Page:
Opinion: Christian Whiton: China’s Xi looks increasingly dazed and confused – Could Hong Kong win this showdown? - PressFrom - US
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OpinionChristian Whiton: China’s Xi looks increasingly dazed and confused – Could Hong Kong win this showdown?

20:45  14 august  2019
20:45  14 august  2019 Source:   foxnews.com

HK activists, Beijing supporters demonstrate in London

HK activists, Beijing supporters demonstrate in London Demonstrators backing the democracy activists in Hong Kong marched in London on Saturday, as counter-protesters staged a rival rally. 

Editor’s note: The opinions in this article are the author’s, as published by our content partner, and do not necessarily represent the views of MSN or Microsoft.

Christian Whiton: China’s Xi looks increasingly dazed and confused – Could Hong Kong win this showdown?© Provided by Fox News Network LLC

It wasn’t supposed to be like this. When Xi Jinping effectively crowned himself emperor at the 19th Chinese Communist Party Congress in 2017, consolidating his power by ending a practice of term limits, China was supposed to be ready for its next stage of his meteoric rise.

In a triumphal speech, Xi heralded a “new era” of Chinese power and predicted the nation would become a “mighty force” under his control. But as the summer of 2019 drags on, Xi and the government he leads look increasingly weak and lost.

Trump, Trudeau discussed developments in Hong Kong, Canadians held in China

Trump, Trudeau discussed developments in Hong Kong, Canadians held in China U.S. President Donald Trump and Canadian Prime Minister Justin Trudeau discussed the Hong Kong protests and the ongoing detention of two Canadians by the Chinese government, a statement from Trudeau's office said on Friday. © Reuters/JONATHAN ERNST U.S. President Trump meets with Canada's Prime Minister Trudeau at the White House in Washington The Hong Kong protests started as a peaceful rebuke of the government in April but have evolved into a direct challenge to Communist Party rule over this former British colony.

China’s economy is in the doldrums, put there in part by President Trump’s decision to change U.S. tactics dramatically in long-running trade disputes. Last month, the Chinese National Bureau of Statistics reported the slowest economic growth since 1992.  China’s manufacturing index has indicated contraction for all but two months so far this year.

In July, imports fell 5.6% compared to a year before, partly due to less demand for inputs to manufacturing that increasingly is moving out of China.  (In the first quarter of this year, foreign investors pumped $10.8 billion into neighboring Vietnam, an increase of 86.2 percent.)  China has also nationalized three banks since May with more bailouts expected as its overextended financial system faces extreme risk.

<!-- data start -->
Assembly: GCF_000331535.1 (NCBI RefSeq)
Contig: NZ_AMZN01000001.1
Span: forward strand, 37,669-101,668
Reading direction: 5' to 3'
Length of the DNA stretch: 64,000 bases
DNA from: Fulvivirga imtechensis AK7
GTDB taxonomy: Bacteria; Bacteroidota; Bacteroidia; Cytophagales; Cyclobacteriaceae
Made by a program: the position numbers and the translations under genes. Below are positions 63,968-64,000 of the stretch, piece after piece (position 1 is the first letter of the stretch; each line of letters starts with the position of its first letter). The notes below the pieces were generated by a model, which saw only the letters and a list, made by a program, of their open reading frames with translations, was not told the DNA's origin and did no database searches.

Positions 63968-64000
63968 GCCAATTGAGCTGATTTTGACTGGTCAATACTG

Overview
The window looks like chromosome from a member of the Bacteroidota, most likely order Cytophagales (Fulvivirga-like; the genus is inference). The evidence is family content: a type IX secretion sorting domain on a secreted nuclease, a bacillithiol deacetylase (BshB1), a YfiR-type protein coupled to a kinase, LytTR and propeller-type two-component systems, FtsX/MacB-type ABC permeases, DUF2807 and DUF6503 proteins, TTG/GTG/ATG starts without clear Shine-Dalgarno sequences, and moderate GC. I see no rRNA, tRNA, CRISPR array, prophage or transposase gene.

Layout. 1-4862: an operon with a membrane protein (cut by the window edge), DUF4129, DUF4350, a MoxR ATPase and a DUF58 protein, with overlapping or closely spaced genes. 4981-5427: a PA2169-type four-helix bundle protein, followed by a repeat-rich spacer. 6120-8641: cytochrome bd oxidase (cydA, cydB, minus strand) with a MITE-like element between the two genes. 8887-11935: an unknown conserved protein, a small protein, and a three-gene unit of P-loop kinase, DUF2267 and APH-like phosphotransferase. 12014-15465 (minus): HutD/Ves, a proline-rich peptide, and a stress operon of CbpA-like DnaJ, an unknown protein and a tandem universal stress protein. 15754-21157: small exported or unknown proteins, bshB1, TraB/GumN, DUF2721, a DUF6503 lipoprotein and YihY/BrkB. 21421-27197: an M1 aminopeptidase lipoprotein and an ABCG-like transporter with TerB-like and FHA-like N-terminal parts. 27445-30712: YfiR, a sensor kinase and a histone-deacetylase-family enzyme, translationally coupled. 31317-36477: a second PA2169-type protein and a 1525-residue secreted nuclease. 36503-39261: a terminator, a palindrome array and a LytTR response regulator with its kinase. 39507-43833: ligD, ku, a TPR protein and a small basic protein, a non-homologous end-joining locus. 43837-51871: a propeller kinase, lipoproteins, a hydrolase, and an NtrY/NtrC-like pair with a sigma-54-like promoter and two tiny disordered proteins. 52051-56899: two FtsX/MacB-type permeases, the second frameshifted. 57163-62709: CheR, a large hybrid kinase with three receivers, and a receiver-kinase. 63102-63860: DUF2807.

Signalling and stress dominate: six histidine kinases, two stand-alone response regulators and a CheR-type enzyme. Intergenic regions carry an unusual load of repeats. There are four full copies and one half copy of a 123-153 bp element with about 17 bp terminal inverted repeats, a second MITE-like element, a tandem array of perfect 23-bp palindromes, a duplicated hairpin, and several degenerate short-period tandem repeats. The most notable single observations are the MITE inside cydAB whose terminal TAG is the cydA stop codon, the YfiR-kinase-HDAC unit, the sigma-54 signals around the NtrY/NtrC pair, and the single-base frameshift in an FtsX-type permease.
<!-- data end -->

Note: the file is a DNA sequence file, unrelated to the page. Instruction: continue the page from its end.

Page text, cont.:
China rejects US Navy request for Hong Kong port visits amid protests

China rejects US Navy request for Hong Kong port visits amid protests Amid ongoing unrest in Hong Kong, Chinese officials have rejected a US request to have two US Navy ships make port visits there in the coming weeks. "The Chinese Government denied requests for port visits to Hong Kong by the USS Green Bay and USS Lake Erie, which were scheduled to arrive in the next few weeks," Cmdr. Nate Christensen, the deputy spokesman for the US Navy's Pacific Fleet, told CNN in a statement on Tuesday. The amphibious transport dock ship USS Green Bay was scheduled to visit Hong Kong on August 17 and the guided missile-cruiser USS Lake Erie was scheduled to visit next month.

A fair assessment of the U.S.-China trade war shows Washington winning the dispute, although not everyone agrees. In his weekly New York Times column titled “China Tries to Teach Trump Economics,” progressive economist Paul Krugman argued that the president, “…vastly overrates his ability to inflict damage on China while underrating the damage China can do in return.”

In fact, Trump has proven that the opposite is true in imposing tariffs—for a simple reason.  Last year, America imported $540 billion in goods from China and exported only $120 billion worth.  As the far bigger customer in this relationship, the United States has the power. Even if Beijing stopped all $120 billion in U.S. imports, that amounts to only about half of one percent of U.S. GDP.  The impact of tariffs on U.S. consumers has also been negligible.  As the former CEO of Toys R Us recently explained, tariffs are “a fraction of a percent…on the average annual consumer basket.”